Raspian – 2013-02-09-wheezy-raspbian
TFTPD Version – tftpd-hpa_5.2-4_armhf.deb
After running into a change in how UFW worked on a previous post versus how someone who tried to do it after watching my video, I decided to start post the version of Raspian and the version of the app I am working with just as a point of reference for the article. In this post, I am going to setup tftpd-hpa. Anyone who has worked with network gear knows how handy it will be to have a tftp server handy without having to install the service on a server or tie up a laptop when it may not be possible to do so.
You start the install proces by using sudo apt-get install tftpd-hpa. After the tftpd has installed it will fail to start. After spending several hours of searching for the answer I found an answer that made sense. Apparently, tftpd-hpa was written to look for ipv6 and wont start if it doesnt see it running. If you look at /var/log/syslog, you will see a “bad descriptor” error message. This doesnt really tell you where the problem is. The way around this is to hard code the config file to only look for ipv4.
Edit the file by using sudo nano /etc/default/tftpd-hpa
Here is a sample config of what you should see when opening the file –
Add -4 or –ipv4 between the quotes on the TFTP_OPTIONS line in the file. After you save the change and exit nano. You will need to restart tftpd-hpa by doing sudo service tftpd-hpa restart. Doing a sudo service –status-all and you will see that tftpd-hpa is now showing as started.
According to what the man page says, by adding –create on the same TFTP_OPTIONS line, you should be able to upload a file without it already existing. As you can see by the video, that didnt work for me. Will have to do some digging on this to find out what the problem is. As you can see from the video (which has been updated) you can now upload a file that didnt previously exist on the RPi without doing a touch command to create a null file before uploading to the tftpd-hpa service on the RPi. This gets you a tftp server very much like what I have used on Windows in the past.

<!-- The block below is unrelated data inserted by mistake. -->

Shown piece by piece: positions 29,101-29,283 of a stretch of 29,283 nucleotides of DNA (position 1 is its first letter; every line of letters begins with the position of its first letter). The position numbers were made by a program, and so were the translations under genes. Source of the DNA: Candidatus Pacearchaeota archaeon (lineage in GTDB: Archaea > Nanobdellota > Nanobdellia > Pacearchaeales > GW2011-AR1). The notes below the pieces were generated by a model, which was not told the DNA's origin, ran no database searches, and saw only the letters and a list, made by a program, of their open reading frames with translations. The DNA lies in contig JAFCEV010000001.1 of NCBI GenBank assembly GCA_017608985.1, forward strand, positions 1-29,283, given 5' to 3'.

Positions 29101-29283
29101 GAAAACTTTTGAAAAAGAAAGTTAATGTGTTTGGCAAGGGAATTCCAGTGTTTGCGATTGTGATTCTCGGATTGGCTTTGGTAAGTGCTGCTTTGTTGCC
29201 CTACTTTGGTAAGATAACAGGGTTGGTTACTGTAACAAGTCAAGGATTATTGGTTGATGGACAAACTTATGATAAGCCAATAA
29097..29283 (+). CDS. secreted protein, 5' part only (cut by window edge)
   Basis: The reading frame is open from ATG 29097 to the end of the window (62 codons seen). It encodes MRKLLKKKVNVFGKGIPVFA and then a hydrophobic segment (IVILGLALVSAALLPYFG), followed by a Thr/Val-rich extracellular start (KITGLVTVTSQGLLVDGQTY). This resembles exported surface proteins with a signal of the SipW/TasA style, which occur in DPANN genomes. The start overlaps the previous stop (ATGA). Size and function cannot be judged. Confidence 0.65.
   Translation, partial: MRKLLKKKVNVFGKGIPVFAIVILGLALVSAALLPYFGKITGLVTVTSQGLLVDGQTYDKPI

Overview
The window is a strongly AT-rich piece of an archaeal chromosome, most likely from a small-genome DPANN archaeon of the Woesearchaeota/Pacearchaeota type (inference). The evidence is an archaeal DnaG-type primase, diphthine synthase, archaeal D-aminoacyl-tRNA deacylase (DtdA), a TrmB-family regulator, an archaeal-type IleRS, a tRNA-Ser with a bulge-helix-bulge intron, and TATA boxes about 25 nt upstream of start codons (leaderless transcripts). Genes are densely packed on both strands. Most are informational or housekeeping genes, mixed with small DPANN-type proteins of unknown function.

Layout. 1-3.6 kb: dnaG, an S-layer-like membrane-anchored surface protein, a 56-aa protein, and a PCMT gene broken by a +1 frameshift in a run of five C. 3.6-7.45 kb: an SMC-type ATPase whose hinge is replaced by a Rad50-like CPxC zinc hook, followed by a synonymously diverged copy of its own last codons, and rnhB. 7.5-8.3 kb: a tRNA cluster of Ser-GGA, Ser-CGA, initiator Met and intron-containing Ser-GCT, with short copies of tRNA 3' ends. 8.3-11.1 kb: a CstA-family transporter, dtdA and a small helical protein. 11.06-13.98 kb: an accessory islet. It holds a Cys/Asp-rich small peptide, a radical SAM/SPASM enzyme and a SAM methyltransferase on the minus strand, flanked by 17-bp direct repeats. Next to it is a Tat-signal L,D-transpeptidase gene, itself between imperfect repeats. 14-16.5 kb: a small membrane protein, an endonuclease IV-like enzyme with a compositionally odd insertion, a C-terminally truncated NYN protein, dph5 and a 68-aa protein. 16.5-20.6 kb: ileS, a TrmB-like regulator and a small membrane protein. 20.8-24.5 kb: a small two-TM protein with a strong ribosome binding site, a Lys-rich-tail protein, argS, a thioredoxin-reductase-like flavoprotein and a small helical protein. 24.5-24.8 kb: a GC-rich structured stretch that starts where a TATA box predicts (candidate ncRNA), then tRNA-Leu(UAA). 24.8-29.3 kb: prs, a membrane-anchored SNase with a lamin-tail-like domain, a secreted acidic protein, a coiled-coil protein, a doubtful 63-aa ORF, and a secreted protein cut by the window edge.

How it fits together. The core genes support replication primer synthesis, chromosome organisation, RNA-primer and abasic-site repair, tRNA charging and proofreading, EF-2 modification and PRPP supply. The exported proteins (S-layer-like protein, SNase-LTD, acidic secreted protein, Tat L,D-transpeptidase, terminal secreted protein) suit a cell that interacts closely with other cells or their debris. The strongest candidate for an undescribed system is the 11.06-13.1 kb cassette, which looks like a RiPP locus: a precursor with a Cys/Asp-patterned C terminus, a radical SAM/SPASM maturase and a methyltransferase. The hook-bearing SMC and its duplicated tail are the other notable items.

You will also need to do a sudo chmod -R 777 /srv/tftp (-R says to run this command at the directory and below, recursively). This should make the tftp server to where you can upload files without having to do a touch and create a null file first. I tried lesser versions of permissions and found that 777 was the only one that worked.
Tftp is not secure and I wouldnt leave it up and running except when absolutely necessary. If you have to leave it up for prolonged periods of time, it would be good to use UFW to restrict the devices that are able to talk to it. For some legacy devices, using tftpd-hpa may be one of the few options available for transferring files and/or configs from a device.
To see more of my posts about the Raspberry Pi, please go to http://www.ronnutter.com/category/raspberry-pi/